When she hears Berks call her name through the kitchen screen door, Alex sweeps the photos she’s arranged across the desk into the drawer and slams it shut. She pauses before the mirror on the wall above the sofa, raking her fingers through her hair and straightening her fitted t-shirt.
She glances at her desk and catches sight of one of her “secret project” photos on the floor beneath it, knocked there in her haste. It’s one of her favorites. In the photo, a girl with limp dark hair and pale skin stares back blankly, her eyes unnaturally large and her mouth clamped around a cherry red pacifier she is years too old to be sucking. Her identical sister leans over her with an elongated arm to pick up a crumpled rag doll. The muted gray-green empty expanse of a grassy lawn stretches behind them.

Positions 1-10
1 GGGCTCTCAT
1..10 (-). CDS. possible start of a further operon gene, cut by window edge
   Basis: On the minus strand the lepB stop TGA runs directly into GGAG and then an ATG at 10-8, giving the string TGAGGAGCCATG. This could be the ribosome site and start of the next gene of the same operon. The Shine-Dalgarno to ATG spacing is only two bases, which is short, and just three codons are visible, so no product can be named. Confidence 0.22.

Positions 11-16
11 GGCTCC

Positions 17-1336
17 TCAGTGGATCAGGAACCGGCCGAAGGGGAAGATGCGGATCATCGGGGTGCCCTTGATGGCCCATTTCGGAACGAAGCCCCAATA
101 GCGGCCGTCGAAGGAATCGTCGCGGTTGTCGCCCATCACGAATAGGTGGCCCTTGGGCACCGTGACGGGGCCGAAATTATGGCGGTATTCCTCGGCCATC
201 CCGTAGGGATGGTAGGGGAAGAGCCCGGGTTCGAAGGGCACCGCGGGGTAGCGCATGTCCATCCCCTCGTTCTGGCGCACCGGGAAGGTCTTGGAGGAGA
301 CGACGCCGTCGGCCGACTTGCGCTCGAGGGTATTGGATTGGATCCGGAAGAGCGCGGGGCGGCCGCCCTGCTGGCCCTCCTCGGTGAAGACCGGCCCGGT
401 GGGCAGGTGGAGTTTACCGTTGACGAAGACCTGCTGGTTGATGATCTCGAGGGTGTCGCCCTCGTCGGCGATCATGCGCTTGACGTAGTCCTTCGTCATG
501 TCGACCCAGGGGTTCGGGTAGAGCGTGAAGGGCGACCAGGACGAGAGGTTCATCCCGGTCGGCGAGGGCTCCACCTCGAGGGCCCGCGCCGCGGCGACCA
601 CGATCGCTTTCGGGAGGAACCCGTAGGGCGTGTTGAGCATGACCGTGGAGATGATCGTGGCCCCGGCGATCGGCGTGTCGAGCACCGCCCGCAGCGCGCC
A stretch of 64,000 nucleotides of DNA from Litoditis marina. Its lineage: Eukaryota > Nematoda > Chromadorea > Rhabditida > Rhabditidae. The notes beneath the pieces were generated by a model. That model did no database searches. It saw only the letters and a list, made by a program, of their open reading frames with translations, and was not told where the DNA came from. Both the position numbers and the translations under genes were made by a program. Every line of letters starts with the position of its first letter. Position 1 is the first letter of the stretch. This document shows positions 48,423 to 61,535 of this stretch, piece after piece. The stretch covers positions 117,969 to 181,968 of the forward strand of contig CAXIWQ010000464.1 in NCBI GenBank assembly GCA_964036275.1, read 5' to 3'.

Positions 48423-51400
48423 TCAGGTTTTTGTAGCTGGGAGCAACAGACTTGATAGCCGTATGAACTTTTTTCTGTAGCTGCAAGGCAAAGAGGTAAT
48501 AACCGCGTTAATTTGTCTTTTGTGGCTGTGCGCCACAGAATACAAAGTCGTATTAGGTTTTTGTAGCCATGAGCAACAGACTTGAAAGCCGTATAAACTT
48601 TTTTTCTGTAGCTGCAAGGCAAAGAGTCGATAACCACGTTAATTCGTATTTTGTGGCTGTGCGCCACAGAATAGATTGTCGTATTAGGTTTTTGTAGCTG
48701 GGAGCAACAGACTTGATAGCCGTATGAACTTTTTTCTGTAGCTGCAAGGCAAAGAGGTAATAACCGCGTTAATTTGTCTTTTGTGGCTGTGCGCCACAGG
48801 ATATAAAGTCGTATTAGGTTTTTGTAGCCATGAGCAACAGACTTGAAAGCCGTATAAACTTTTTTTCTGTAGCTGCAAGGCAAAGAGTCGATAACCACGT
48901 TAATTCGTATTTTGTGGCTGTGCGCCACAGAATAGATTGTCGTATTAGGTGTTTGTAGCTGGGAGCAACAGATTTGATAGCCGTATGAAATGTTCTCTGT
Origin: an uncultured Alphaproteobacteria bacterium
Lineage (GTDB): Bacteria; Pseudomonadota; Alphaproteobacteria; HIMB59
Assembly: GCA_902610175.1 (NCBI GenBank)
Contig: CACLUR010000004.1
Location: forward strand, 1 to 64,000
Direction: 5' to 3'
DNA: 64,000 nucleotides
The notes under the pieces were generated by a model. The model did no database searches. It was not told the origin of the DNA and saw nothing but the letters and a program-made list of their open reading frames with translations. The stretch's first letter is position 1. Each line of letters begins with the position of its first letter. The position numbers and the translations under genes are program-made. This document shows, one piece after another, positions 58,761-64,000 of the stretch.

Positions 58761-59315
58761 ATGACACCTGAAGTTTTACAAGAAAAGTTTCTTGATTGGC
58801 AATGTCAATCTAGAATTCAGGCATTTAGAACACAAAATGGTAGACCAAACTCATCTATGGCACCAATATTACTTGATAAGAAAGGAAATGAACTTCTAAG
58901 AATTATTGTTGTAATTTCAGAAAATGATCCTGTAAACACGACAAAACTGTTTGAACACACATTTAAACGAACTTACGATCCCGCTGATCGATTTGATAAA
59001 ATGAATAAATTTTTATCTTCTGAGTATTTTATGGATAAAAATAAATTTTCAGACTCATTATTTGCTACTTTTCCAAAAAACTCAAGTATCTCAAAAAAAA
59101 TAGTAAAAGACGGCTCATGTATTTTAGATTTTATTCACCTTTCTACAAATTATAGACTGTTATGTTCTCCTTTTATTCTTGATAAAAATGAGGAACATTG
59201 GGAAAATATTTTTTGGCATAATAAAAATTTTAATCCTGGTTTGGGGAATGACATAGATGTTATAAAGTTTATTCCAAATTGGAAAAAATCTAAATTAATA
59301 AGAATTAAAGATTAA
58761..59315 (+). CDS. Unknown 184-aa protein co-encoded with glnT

Martin loves this photo and the others in her most recent series. Her husband thinks they are disturbing and beautiful, pointing to the falseness and vanity of portraiture. He warned her not to show them to Berks. And he’s right. Berks will hate them. Berks objects to the digital manipulation of photographs on principle. But she needs an expert opinion, not praise from her husband.